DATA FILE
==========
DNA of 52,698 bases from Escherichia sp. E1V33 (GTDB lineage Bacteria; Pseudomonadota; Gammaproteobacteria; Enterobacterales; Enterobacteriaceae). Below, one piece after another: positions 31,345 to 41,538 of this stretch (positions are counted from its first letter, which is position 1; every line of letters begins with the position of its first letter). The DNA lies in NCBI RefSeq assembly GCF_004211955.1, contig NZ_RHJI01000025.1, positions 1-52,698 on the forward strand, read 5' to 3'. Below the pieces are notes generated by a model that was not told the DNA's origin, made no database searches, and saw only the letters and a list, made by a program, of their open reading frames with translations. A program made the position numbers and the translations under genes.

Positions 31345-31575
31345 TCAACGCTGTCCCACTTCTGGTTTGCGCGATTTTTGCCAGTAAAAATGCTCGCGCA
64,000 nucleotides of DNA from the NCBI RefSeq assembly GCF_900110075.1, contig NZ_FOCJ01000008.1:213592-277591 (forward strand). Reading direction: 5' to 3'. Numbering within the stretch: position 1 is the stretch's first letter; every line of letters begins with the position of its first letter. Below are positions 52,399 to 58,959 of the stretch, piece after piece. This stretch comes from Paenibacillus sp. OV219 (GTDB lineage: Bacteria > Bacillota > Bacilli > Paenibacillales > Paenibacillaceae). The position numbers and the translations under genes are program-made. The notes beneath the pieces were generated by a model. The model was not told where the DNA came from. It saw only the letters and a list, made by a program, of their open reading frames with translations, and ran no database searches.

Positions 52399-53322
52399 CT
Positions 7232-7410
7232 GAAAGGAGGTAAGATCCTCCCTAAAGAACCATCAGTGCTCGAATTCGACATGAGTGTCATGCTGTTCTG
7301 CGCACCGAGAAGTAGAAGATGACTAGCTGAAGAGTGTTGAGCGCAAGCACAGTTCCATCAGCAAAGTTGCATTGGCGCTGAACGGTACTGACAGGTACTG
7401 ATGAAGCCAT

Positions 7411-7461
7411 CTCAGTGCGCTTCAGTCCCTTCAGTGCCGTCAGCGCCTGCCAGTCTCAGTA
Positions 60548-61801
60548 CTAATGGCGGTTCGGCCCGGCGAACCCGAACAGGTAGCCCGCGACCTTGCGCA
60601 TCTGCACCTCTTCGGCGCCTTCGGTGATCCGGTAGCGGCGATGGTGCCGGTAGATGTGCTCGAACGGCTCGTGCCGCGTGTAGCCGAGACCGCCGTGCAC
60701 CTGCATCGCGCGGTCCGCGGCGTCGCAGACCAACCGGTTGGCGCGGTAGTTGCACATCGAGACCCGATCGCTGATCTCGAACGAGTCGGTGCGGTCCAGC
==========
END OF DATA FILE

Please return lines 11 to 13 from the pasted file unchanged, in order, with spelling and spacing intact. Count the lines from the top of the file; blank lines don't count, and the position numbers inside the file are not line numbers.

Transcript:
Positions 7411-7461
7411 CTCAGTGCGCTTCAGTCCCTTCAGTGCCGTCAGCGCCTGCCAGTCTCAGTA
Positions 60548-61801